Guide to Sober Living

A Helpful and Effective Guide to Sober Living

Sober living is referred to as an informal type of treatment that is designed for substance use disorders. There are housing options where an individual recovering from substance abuse and addiction resides with other people in the same bandwagon. Programs of sober living are made to stop the abuse of drugs and alcohol within a facility that offers a stable and safe environment where substance use and abuse is not tolerated.

Sober living houses are either individually operated or an organization owns and operates the facility where there are regulations and general guidelines that will be observed and followed by the home. Due to the minimal regulation in sober living houses, programs may highly vary wherein one house could be more democratic with their housemates in terms of decision-making inside the house while others are regularly monitored and supervised.

Sober Living Key Features

Social support that is available and accessible within the house or facility is the primary feature in all sober living settings. It is proven that recovering addicts with steady social support groups to turn to and who discourages substance abuse and addiction have higher chances of ending substance use disorder and enjoy longer recovery periods.

These are some of the top features of recovery-supporting sober living houses:

  • The house or facility is designed as a drug-free setting for individuals that want to avoid the use of drugs and alcohol. Sober living house requires sobriety above all else.
  • In sober living houses, residents are encouraged to set and work on a specific goal such as finding a job, completing school or putting their monetary affairs in order.
  • Most sober living houses guarantee abstinence from substance use through requiring periodic drug testing.
  • Residents of sober living houses are encouraged to undergo and participate in 12-step meetings or group therapy sessions.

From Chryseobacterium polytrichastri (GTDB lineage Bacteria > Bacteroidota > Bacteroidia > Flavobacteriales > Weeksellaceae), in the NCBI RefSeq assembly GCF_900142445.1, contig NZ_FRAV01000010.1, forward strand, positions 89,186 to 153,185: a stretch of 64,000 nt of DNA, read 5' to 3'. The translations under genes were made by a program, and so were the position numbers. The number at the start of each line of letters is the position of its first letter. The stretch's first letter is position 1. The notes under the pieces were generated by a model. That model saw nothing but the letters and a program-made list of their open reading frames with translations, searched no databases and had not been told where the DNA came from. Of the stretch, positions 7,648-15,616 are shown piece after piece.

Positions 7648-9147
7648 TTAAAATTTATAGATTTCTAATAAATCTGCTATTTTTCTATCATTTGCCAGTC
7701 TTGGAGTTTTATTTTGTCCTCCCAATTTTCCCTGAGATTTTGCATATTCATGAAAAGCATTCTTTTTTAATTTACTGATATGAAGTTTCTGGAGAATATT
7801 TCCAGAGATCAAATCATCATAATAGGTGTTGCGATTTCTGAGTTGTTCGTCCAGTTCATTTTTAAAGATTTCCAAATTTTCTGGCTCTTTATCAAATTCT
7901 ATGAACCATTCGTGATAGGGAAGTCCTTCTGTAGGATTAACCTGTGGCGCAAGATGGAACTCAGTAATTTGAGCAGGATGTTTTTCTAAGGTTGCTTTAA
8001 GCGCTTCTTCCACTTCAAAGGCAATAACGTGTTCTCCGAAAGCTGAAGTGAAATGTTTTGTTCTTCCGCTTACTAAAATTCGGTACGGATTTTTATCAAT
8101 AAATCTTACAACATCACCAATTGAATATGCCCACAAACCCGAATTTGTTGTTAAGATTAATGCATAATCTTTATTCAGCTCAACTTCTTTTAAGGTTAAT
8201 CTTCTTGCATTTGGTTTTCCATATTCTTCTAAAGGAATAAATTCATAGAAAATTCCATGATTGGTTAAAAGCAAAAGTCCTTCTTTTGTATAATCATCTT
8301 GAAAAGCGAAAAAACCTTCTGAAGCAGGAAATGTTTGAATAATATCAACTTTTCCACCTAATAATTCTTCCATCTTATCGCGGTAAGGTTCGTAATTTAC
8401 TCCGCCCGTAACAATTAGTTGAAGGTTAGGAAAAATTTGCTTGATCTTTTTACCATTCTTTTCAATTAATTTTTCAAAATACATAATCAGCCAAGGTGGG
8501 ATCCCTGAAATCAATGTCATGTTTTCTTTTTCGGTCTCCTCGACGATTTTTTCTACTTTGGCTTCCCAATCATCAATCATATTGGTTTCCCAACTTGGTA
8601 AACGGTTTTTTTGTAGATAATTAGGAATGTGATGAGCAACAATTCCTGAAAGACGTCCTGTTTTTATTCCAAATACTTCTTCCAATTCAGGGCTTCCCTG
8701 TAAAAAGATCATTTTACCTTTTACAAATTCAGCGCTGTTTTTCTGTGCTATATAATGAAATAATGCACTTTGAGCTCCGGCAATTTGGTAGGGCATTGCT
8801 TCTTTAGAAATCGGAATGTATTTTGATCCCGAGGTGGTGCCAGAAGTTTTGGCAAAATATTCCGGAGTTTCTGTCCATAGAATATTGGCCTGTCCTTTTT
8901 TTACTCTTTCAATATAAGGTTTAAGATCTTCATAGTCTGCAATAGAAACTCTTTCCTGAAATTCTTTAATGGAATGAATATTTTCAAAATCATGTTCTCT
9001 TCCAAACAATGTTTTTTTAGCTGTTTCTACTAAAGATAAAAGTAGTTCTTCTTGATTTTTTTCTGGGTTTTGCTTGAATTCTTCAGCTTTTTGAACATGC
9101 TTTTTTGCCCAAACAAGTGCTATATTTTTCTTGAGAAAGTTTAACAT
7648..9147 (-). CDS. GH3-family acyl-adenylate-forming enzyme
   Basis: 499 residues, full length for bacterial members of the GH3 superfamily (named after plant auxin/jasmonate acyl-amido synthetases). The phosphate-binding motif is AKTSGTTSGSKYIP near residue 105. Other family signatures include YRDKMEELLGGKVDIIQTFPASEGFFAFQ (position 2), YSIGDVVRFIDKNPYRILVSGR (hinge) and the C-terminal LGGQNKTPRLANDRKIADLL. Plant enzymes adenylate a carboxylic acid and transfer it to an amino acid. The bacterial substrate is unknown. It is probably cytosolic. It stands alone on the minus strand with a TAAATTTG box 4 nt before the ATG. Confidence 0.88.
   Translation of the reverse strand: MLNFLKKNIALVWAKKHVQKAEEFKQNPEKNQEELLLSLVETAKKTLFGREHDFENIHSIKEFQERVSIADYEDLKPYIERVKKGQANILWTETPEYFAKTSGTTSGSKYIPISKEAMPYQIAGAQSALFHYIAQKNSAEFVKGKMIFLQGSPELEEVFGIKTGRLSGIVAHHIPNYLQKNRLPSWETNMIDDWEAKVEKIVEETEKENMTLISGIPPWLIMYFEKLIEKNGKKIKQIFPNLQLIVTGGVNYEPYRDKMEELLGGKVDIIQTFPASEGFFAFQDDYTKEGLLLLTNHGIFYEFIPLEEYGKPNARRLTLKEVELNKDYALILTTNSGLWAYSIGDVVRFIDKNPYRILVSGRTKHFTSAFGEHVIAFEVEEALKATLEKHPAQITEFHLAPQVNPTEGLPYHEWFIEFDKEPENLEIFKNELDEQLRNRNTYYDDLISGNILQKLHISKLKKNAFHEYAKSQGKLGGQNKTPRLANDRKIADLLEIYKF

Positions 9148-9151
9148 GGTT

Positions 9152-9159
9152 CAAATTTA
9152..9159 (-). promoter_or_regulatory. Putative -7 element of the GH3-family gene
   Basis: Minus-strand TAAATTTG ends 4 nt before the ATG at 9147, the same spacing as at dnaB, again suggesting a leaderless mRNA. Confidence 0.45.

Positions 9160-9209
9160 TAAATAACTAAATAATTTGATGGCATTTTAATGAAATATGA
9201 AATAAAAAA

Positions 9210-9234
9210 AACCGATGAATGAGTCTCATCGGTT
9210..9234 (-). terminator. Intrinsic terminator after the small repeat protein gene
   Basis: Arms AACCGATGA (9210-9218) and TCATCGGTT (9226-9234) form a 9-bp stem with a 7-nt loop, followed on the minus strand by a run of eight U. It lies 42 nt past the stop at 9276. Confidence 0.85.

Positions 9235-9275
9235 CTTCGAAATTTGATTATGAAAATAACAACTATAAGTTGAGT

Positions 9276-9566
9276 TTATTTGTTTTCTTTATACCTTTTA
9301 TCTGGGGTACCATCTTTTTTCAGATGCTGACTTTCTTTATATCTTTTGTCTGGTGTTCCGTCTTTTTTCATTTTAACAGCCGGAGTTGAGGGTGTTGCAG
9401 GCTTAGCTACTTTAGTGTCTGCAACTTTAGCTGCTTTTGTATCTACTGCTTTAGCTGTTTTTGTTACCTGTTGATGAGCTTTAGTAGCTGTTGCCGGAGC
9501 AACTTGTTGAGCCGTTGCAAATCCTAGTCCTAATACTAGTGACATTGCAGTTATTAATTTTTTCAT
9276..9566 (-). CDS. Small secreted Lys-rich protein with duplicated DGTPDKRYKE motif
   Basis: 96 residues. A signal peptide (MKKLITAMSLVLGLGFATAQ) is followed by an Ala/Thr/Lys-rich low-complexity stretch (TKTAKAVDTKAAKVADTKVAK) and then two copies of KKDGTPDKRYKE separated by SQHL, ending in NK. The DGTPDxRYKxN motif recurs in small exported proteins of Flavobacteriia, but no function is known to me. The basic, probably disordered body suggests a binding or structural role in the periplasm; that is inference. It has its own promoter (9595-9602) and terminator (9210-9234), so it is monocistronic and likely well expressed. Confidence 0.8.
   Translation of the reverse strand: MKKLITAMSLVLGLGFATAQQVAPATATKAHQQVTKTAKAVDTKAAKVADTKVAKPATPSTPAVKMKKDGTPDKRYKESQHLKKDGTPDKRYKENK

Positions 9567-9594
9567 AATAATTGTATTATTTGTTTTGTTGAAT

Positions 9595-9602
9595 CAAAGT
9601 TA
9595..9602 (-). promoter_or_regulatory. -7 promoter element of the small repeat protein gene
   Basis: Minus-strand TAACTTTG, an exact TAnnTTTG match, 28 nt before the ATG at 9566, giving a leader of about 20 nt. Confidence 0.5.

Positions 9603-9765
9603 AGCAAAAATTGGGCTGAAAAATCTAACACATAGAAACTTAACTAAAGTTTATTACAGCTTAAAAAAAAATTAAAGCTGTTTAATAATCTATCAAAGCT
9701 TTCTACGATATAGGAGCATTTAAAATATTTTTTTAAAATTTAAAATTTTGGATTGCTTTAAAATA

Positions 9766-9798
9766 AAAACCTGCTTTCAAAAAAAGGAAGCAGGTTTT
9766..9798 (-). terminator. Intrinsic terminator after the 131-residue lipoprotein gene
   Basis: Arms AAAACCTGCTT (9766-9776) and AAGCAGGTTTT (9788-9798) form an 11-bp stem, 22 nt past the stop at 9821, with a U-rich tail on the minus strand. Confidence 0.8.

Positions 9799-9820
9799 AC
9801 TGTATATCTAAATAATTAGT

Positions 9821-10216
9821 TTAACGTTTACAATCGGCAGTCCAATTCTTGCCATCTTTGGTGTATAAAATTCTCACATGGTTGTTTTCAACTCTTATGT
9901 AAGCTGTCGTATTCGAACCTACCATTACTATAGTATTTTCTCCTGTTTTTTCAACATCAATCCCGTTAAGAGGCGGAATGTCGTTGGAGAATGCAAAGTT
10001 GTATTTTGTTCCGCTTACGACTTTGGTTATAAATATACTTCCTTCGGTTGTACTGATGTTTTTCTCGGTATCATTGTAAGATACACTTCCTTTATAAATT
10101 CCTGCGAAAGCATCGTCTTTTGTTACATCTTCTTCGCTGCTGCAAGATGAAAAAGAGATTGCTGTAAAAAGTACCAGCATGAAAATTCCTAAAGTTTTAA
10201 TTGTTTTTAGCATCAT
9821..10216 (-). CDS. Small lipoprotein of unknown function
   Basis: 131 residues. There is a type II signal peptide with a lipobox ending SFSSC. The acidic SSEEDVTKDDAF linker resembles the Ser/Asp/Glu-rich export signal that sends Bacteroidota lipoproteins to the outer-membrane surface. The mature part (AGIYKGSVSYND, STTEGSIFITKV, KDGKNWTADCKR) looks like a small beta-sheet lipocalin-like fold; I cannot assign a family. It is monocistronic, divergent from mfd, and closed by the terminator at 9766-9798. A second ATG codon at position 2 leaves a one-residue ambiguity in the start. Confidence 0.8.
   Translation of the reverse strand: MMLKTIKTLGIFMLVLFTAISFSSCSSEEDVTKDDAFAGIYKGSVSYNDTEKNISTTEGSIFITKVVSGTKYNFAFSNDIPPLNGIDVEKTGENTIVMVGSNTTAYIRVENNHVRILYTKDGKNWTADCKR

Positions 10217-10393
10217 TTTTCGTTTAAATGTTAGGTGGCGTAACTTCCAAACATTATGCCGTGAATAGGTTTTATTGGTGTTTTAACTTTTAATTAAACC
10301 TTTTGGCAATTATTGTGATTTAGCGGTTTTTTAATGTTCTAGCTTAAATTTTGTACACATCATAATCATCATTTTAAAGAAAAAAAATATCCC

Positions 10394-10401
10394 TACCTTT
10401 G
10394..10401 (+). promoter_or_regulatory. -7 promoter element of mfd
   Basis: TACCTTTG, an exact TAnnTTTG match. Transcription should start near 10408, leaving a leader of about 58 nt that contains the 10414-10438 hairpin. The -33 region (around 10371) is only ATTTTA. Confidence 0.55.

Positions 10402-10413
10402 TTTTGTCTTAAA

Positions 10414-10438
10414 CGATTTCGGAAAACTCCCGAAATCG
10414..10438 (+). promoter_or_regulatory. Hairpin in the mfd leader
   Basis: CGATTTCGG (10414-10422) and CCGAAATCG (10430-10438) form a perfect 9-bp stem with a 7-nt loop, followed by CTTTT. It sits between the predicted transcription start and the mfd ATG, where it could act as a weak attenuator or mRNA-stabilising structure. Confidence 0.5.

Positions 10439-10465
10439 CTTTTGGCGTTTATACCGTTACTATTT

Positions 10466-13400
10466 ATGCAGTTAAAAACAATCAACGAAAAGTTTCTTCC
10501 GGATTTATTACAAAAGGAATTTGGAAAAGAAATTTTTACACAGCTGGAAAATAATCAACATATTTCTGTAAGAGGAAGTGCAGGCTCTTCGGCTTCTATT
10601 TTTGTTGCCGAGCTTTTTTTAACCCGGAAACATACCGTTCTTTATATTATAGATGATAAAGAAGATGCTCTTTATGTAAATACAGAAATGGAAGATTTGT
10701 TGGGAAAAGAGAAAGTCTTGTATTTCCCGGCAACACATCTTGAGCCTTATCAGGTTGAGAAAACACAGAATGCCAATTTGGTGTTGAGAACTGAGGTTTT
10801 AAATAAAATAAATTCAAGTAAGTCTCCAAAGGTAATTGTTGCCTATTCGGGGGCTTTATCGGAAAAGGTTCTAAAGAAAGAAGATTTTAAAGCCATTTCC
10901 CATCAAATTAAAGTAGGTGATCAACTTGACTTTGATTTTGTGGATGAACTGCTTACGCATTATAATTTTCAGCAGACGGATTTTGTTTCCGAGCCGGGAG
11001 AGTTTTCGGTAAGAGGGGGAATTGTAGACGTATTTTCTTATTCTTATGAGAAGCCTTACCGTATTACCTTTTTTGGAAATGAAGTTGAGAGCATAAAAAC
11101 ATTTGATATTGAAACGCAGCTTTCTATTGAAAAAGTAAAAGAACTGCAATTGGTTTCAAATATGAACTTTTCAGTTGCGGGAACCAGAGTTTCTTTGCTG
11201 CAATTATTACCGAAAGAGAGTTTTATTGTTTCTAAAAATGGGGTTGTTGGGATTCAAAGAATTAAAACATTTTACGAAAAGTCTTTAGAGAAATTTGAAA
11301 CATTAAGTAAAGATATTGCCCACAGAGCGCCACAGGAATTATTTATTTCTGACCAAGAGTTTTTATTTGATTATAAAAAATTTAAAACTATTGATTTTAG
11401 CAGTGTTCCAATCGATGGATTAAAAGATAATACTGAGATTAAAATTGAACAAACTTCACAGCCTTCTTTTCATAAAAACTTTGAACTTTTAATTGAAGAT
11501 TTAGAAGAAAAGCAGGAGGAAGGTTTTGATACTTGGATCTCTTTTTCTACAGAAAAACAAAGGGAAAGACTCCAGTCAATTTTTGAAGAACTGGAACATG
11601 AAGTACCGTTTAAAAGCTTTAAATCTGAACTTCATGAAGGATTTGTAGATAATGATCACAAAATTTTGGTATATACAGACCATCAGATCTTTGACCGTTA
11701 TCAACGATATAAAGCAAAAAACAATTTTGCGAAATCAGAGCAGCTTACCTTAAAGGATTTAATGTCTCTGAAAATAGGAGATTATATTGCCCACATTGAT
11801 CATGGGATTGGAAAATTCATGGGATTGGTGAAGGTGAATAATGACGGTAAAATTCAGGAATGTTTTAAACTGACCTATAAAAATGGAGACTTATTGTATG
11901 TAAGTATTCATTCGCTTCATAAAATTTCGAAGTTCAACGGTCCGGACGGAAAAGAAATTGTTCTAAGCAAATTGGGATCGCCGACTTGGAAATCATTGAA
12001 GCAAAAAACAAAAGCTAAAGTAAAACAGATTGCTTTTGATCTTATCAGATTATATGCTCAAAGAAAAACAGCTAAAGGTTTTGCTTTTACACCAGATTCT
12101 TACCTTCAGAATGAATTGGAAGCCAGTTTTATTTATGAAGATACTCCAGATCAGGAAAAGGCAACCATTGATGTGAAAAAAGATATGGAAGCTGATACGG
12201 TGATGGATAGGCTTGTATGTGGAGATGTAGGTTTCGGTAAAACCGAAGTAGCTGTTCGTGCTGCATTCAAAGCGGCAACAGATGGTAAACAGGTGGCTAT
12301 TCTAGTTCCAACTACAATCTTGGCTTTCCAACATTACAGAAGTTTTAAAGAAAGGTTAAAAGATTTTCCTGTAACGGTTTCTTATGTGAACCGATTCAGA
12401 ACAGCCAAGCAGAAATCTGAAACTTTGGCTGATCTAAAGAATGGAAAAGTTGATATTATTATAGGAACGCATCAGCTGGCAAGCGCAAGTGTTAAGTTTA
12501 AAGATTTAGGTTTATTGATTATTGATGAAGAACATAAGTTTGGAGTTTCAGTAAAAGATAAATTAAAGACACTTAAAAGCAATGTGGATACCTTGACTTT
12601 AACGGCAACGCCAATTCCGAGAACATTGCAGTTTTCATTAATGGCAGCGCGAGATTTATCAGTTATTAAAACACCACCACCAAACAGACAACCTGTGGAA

• All sober living residents are required to follow the rules, complete chores, actively participate especially during house meetings, prepare meals, and most importantly, avoid substance use.


Sober living environments highlight responsibility and structure with the balance of fellowship and freedom in order to have extended sobriety and this is what appeals most to recovering addicts. People in recovery are given the assistance they need for making new decisions and developing problem-solving skills with daily interactions in sober living houses.


Sober Living – Similarities and Differences to Other Programs

A lot of initiatives have been continuously making progress to address the problem of substance abuse and addiction and sober living are just one of them. Sober living homes have similarities, as well as differences, to other programs that are designed to help individuals with substance abuse disorder.


Take a look at the features that make sober living houses similar and different to other programs:

Sober Living Houses vs. Halfway Houses

Sober living facilities are designed as options for individuals in recovery and the closest resemblance of these houses to halfway houses is that they serve as a venue or placement for those who recently completed their residential rehabilitation program. These houses are where they reside before they transition back and return home.

The difference between sober living and halfway houses are: